A ceremonial sword meant for Columbia County native and War of 1812 hero Daniel Appling has been returned to Georgia after more than a century.
It will soon take its place in the Georgia Capitol building’s Hall of Valor.
A group formed to facilitate the return of the Appling Sword met a Dec. 31 deadline to raise $100,000 to purchase it from a private collector.
“I am so excited,” App-ling Sword Campaign Chairwoman Susan Lemesis said.
The intricately carved, gold-handled ceremonial sword was commissioned by the Georgia Legislature in 1814 to be presented to Lt. Col. Appling.
Lemesis said she received more than $93,000 from private donations and received a grant, at the last minute, to cover the remainder.
She picked up the sword in late January from the collector in Pennsylvania.
Additional funds paid for some minor cleaning and restoration work on the sword. Lemesis said she plans to unveil the sword and present it to the state of Georgia during an Oct. 15 ceremony in the Capitol building in Atlanta.
The Columbia County Historical Society contributed $1,000 to the campaign in honor of late Columbia County Probate Judge and county history buff Pat Hardaway.
“I think she would have definitely supported this,” Historical Society member Julia Prather said.
“She was so interested and concerned with Columbia County history. ... I just think it is something that Pat would like.”
Appling, who was born in Columbia County in 1787, rose through the Army ranks and is best remembered for his leadership in the Battle of Sandy Creek in northwestern New York, where he led his troops in a victory against the British.
The Legislature voted to award Appling the sword for his battlefield leadership. But Appling died on March 5, 1817, before the sword could be presented to him.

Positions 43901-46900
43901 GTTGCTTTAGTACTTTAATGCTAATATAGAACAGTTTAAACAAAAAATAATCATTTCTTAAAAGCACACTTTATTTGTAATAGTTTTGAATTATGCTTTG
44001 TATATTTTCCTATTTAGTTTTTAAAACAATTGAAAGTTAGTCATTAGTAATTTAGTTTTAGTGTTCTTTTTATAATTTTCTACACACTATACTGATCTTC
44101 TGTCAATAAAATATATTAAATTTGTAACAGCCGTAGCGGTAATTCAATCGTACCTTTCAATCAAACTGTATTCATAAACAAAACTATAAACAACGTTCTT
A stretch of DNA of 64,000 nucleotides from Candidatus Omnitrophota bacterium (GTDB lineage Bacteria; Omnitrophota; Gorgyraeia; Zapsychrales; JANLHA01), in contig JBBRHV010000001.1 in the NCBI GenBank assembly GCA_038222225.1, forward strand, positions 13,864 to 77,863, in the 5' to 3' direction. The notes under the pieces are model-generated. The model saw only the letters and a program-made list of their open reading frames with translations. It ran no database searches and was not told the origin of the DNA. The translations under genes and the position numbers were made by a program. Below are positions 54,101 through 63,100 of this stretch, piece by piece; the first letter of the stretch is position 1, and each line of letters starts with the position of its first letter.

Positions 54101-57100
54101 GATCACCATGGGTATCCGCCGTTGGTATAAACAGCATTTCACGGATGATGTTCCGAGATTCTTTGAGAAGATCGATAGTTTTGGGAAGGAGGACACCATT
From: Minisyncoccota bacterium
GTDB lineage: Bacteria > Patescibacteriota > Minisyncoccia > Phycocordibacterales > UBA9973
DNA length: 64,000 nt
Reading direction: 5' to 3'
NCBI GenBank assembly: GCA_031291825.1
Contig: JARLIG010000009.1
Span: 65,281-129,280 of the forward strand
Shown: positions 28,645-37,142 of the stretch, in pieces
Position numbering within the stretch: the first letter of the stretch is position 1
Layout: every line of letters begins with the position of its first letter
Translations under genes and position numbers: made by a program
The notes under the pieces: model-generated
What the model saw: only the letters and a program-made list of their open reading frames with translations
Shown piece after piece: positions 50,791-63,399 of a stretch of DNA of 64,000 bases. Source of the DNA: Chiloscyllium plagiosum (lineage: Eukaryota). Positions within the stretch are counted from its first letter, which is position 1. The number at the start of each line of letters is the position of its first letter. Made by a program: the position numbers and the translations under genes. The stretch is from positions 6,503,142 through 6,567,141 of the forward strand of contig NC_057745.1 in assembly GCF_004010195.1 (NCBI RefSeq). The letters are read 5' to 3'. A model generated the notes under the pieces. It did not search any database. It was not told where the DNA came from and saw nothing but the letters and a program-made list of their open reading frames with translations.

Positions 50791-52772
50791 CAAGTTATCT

“We’re trying to figure out exactly where the man died,” Lemesis said, dismissing rumors he died in Alabama. “There was so much conflict over whether he was here or there. We still don’t know. ... It’s just like he fell off the face of the earth or something.”
The sword was displayed in the state capitol until 1907, when it and several other artifacts were sent to the Jamestown Exposition. It wasn’t seen again until it was mentioned in a 1988 book.
“Really and truly, we don’t know where it was until the late 1970s,” Lemesis said. “There were people in the collecting world that knew immediately what it was, but they didn’t know where it had been.”
After passing through the hands of several collectors, the director of the Georgia Division of Archives and History saw an advertisement in an antiques magazine in 2010 offering the sword for sale for $250,000.
The Pennsylvania antiques collector and dealer gave Georgians until Dec. 31 to raise $100,000 to purchase the sword or he’d sell it to waiting buyers.
This year is the 200th anniversary of the War of 1812. The sword will be displayed in the Georgia capitol’s Hall of Valor and will be accompanied by a plaque listing all donors of $1,000 or more.
Even though the $100,000 goal was met, Lemesis said a few more donations have come in and will be put to good use.
“We have to have a plaque,” he said,. “We have to build a display case.”
Funds also are needed teaching materials associated with the sword.